Routine handles grief

Published 2:34 pm Tuesday, April 24, 2007

So many words have been written and said about the Virginia Tech tragedy that I hesitate to add a few more because there is a large risk that those words will be redundant.

The only comment I add is that I think it entirely appropriate that the Virginia Tech baseball team went ahead and played their scheduled games against Miami Friday and Saturday. I held the same opinion when the Bluffton (Ohio) College baseball team played games shortly after several team members died in the Atlanta bus accident.

It doesn’t matter if the occasion is a sports event, choir concert, band concert or other organized activity, getting back to one’s regular routine has long been known to be one of the best ways to handle grief. Many of you readers saw the movie “We Are Marshall” which was a great story of how that University insisted on continuing its football program after the entire team, coaches, and many supporters were killed in a plane crash.

Email newsletter signup

Thanks to Davy Nelson and his book, loaned to me by Andy Pressgrove, I continue to find interesting facts about the history of college football. Since the book, “Anatomy of a Game,” is written from the perspective of rules history, it is of particular interest to me. I mentioned recently that helmets were not required equipment until 1939. Once helmets became widely available it is doubtful that many players failed to don headgear when they played defense.

During the era of my dad’s time at Colgate, helmets were made of floppy leather and lined with felt padding. Somehow he was able to keep the helmet he wore at Colgate and I played around with it while a child in Knoxville until it somehow disappeared. By the time I started watching Tennessee play, about the time of World War II, helmets were still leather, but the crown was usually made of hard fibre of some kind. The suspension was crossed webbing inside the helmet and offered only modest protection from injury or pain.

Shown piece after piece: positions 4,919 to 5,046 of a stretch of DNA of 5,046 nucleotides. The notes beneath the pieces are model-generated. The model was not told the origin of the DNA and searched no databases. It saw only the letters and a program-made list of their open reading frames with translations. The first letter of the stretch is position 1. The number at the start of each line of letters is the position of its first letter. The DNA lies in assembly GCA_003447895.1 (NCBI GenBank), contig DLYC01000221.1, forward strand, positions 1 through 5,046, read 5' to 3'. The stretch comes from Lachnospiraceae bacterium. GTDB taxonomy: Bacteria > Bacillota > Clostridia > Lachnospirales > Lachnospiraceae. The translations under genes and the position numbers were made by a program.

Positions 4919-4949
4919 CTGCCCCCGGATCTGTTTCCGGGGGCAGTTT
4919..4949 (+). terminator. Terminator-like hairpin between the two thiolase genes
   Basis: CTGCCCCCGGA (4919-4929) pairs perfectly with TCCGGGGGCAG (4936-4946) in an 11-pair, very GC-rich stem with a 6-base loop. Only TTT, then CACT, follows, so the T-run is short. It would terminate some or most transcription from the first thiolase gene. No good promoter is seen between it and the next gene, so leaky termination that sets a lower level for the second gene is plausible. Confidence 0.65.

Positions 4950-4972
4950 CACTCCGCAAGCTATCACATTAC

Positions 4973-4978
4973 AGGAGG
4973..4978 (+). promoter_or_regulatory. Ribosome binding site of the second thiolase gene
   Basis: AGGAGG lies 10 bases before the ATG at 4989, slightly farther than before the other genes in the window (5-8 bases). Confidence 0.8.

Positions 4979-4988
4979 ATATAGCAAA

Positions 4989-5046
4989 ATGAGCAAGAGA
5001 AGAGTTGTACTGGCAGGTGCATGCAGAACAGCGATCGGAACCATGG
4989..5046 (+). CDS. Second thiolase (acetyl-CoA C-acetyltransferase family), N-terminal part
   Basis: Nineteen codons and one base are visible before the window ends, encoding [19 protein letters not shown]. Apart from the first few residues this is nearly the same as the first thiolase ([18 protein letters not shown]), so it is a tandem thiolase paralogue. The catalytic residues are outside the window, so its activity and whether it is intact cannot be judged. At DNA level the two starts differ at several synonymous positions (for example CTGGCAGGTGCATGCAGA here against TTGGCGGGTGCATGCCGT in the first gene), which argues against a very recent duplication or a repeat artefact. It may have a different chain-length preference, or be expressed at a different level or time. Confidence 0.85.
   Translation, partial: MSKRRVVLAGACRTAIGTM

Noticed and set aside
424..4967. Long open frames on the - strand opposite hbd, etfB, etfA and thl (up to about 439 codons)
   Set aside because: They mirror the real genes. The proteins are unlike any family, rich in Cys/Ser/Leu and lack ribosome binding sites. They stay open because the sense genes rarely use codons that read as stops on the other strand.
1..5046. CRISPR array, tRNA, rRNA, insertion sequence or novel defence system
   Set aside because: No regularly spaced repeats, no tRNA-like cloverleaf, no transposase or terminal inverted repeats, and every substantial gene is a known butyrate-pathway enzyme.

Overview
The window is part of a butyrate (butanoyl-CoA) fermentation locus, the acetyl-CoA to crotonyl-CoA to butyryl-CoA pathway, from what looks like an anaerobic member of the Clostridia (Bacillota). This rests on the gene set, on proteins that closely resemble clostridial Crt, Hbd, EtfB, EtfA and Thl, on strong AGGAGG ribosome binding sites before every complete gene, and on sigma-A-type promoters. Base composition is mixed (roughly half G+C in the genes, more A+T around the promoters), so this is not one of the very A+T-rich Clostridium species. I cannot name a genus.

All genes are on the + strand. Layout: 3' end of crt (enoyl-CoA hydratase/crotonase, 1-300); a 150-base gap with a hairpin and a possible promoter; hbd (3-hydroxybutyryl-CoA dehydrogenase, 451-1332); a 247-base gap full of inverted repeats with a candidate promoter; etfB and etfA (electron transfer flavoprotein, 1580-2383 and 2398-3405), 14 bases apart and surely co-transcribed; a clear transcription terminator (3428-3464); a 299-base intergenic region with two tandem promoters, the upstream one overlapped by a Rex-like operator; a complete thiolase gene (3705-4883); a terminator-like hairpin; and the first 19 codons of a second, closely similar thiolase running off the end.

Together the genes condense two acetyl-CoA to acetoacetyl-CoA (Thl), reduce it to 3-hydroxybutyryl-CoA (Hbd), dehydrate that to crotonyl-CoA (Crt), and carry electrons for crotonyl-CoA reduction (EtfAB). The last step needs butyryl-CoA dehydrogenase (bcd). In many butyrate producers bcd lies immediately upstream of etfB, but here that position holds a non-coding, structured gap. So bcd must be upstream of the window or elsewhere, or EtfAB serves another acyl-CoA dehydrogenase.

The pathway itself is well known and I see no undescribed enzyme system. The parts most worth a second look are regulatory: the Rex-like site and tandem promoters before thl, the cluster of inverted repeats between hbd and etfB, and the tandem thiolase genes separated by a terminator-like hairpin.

World War II saw the West Point (Army) team introduce the plastic headgear, which look much like the helmets in use today. Though the early plastic helmets offered more protection than the leather headgear, the suspension remained about the same as had existed for many years. Sometime in the 1970s litigation had invaded the arena of football and all but four helmet manufacturers were put out of business. During that time there was a strong move on the Rules Committee to outlaw the face mask, which had been mandatory since the late 1950s. The face mask was thought to be the culprit in many head and neck injuries because of the leverage it provided when players collided. As time moved on, the helmet design evolved to the present time, when interior padding and suspension improved and head and neck injuries diminished to today’s lower rate.

And, that’s official.

AL GRANING is a former SEC official and former Natchez resident. Hee can be reached by e-mail at